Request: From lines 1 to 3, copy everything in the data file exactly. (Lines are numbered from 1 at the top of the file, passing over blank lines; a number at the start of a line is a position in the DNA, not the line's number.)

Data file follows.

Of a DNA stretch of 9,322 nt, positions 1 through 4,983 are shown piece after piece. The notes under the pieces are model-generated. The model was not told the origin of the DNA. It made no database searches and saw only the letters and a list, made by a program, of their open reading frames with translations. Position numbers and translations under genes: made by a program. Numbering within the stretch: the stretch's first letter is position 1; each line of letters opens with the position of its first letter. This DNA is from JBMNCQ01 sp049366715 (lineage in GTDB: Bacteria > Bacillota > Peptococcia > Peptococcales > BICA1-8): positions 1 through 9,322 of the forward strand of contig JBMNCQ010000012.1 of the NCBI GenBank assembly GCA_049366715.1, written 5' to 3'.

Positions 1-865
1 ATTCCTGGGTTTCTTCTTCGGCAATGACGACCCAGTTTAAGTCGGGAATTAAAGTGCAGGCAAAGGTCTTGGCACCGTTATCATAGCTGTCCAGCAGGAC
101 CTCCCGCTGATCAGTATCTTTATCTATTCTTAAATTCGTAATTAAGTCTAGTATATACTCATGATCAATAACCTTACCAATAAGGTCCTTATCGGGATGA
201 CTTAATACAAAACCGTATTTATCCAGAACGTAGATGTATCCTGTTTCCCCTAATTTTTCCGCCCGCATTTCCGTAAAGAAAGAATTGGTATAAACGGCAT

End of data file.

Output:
Of a DNA stretch of 9,322 nt, positions 1 through 4,983 are shown piece after piece. The notes under the pieces are model-generated. The model was not told the origin of the DNA. It made no database searches and saw only the letters and a list, made by a program, of their open reading frames with translations. Position numbers and translations under genes: made by a program. Numbering within the stretch: the stretch's first letter is position 1; each line of letters opens with the position of its first letter. This DNA is from JBMNCQ01 sp049366715 (lineage in GTDB: Bacteria > Bacillota > Peptococcia > Peptococcales > BICA1-8): positions 1 through 9,322 of the forward strand of contig JBMNCQ010000012.1 of the NCBI GenBank assembly GCA_049366715.1, written 5' to 3'.

Positions 1-865
1 ATTCCTGGGTTTCTTCTTCGGCAATGACGACCCAGTTTAAGTCGGGAATTAAAGTGCAGGCAAAGGTCTTGGCACCGTTATCATAGCTGTCCAGCAGGAC